Since her 2010 album failure, Lana has switched up her style a bit. The former bleach blonde has gone red. That combined with the name change has led some to question her authenticity. “This whole thing about her name is absolutely insane,” says her manager, Ben Mawson. “David Bowie, Elton John, Bob Dylan, and Lady Gaga are not using their real names. Why is she being picked on? She came up with the name herself. She had three Myspace pages. One was Lizzy Grant, one was Lana Del Ray, another was Lana Del Rey with an ‘E.’ I was like, ‘You can’t have three—decide!’” After three months she settled on Lana Del Rey. “It makes me laugh,” Mawson adds. “I’ve represented 60 to 70 artists and I’ve never gotten more of the real deal than I’ve gotten from her. She’s absolutely a self creation. I guess it’s sort of a weird compliment because she appears to be so perfect. People can’t believe it’s true.”


I'm interested in the gorgeous side of life, but also familiar with the dark side too.


Lana herself didn’t waste any time refuting the naysayers. She was too busy fielding label bids. Interscope Chairman Jimmy Iovine got her, but Lana is nobody’s prefab pop star. She’s the one driving her career.

“If you consider the definition of authenticity,” Lana says, “it’s saying something and actually doing it. I write my own songs. I made my own videos. I pick my producers. Nothing goes out without my permission. It’s all authentic.” Web-savvy skeptics can check for themselves. Lana’s older songs aren’t too hard to find. And there hasn’t been much of a transformation from her early work to now—just progression toward a more orchestral feel.

“Why would it be a different thing?” she asks, sounding genuinely confused. “I never changed my sound. I never stopped writing about what was actually going on in my life. There’s nothing to hide.”

But she does keep quiet about some portions of her life. All her singles to date revolve around affairs of the heart—specifically, drowning in and even dying for love. Lana’s music would make a perfect soundtrack for the scene where the girl is dumped by her man and, pistol to skull, decides life isn’t worth living anymore.

The video for her latest single, “Born to Die,” was shot in Paris by Yoann “Woodkid” Lemoine, who directed Katy Perry’s “Teenage Dream” and Taylor Swift’s “Back to December.” It starts with castle gates swinging open to reveal Lana seated on a throne—with tigers reclining to her left and right. (Kanye West tweeted the stunning image soon after the video dropped.) Lana’s expression is somewhere between pissed and heartbroken. What follows is a compulsive affair that leads to fiery explosions and, yeah, bloody death.

Lemoine and Lana became friends after he saw the first version of “Video Games” in the spring. “She naturally has a lot of drama coming out of her,” the French-born director says. “When you work with her, you get trapped in a twister of comments and reactions from people who are so intense about her.”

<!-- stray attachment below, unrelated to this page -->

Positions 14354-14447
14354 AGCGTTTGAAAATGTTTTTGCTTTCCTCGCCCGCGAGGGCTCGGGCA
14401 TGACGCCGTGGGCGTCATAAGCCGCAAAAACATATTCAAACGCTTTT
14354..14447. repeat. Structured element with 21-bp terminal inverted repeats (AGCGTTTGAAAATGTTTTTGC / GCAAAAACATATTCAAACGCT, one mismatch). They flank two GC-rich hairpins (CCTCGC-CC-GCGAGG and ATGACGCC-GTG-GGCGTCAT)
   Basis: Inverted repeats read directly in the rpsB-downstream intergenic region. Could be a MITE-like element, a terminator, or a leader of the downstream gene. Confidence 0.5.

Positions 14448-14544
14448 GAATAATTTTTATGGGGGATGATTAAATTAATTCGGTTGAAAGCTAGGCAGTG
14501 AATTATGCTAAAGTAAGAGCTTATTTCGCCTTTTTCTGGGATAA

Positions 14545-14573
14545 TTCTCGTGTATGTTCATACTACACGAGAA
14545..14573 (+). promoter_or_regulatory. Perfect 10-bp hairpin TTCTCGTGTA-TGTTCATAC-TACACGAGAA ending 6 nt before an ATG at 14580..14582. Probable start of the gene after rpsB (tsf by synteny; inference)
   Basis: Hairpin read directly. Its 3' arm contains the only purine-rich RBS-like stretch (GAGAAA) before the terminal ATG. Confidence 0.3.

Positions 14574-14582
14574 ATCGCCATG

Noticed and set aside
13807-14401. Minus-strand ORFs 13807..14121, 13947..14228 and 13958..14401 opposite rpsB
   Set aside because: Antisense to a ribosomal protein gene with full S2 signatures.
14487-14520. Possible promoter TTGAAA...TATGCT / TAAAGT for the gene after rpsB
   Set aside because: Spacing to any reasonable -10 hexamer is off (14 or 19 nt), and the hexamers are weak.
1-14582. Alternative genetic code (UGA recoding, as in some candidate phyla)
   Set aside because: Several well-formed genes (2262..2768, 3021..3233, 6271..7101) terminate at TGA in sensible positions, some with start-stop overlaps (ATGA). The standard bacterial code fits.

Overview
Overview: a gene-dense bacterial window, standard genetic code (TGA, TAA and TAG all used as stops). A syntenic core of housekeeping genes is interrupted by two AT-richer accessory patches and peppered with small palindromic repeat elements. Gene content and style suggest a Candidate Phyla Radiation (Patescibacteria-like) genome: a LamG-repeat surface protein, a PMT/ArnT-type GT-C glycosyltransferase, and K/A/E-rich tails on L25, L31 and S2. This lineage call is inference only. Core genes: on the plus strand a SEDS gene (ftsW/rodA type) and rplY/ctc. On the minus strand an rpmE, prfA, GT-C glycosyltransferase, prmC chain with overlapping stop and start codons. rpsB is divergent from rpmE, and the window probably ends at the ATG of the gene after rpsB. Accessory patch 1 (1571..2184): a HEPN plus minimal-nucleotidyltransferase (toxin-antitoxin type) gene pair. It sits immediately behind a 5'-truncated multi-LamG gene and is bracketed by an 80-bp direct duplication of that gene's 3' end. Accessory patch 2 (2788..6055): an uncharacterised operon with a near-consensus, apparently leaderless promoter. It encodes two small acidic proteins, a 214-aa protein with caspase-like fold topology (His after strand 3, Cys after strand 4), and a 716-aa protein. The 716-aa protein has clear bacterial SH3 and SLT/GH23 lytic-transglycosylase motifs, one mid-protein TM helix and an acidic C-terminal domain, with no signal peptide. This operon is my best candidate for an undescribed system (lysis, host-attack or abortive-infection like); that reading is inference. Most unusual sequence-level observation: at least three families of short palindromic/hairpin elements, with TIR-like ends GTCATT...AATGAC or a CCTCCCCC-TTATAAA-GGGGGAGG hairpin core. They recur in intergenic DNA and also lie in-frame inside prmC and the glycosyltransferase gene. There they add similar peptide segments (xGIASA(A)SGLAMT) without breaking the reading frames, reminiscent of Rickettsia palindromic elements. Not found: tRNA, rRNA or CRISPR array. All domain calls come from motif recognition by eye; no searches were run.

But if you think her fans have an intense relationship with Lana, imagine her old boyfriend. She confirms that the inspiration behind many of her songs comes from a wonderful long-term relationship that turned ugly. “We were both living life on the straight and narrow when we met,” Lana says. “And two years into it, I didn’t know it, but he was off doing other things that he got in trouble for.” Whether those “other things” included infidelity, a Scarface-like drug operation, or some white-collar Madoff stuff, she won’t reveal out of respect for her ex.

Was he perhaps the kind of guy she might have been helping if she became a mental-health social worker? “Exactly,” Lana affirms with a nod. “You get to a point where you run out of everything. You’ve gone through everyone. You have no money, you’ve done everything you could do. The last thing you can do is start over.”

Suddenly Lana apologizes for being a downer. “Sorry, this is really fucking depressing,” she says to Haynie. 

“It’s actually interesting,” he replies. “I just heard ‘Blue Jeans’ kind of manifest itself. I never knew that.”

They may still be getting to know each other, but the pair make beautiful music together. As their works-in-progress blare, they frequently lean together to exchange ideas. Haynie says he knew they’d be a good fit when they first met months ago.

“What excited me was playing different ideas and seeing what would make her face light up,” he says. “I thought, ‘She likes the shit I like.’ She likes the hard, yet beautiful stuff. That’s when I thought we could do something special.”

“Emile knew that there was a heavier, more street side that needed to be brought out,” she says. “He knows that I'm interested in the gorgeous side of life, but also familiar with the dark side, too.” Lana also happens to be a big rap fan who’s been in touch with A$AP Rocky about a possible collaboration. But her love of hip-hop reaches back beyond last fall. “Eminem is sick and unbeatable,” Lana says when asked to name her favorite rappers. “50 Cent’s Get Rich or Die Tryin’. Biggie Smalls—the way he talked stuff out was inspiring to me. It made me feel like music could be autobiographical and more of an art form than just rhyming over sugary chords.” There is an unmistakable hip-hop swagger to Born to Die. It knocks like a rap album, and careful listeners will notice that Lana delivers some lines as if she’s spitting rhymes. “You’re so fresh to death,” she sings at one point, “and sick as ca-cancer.”


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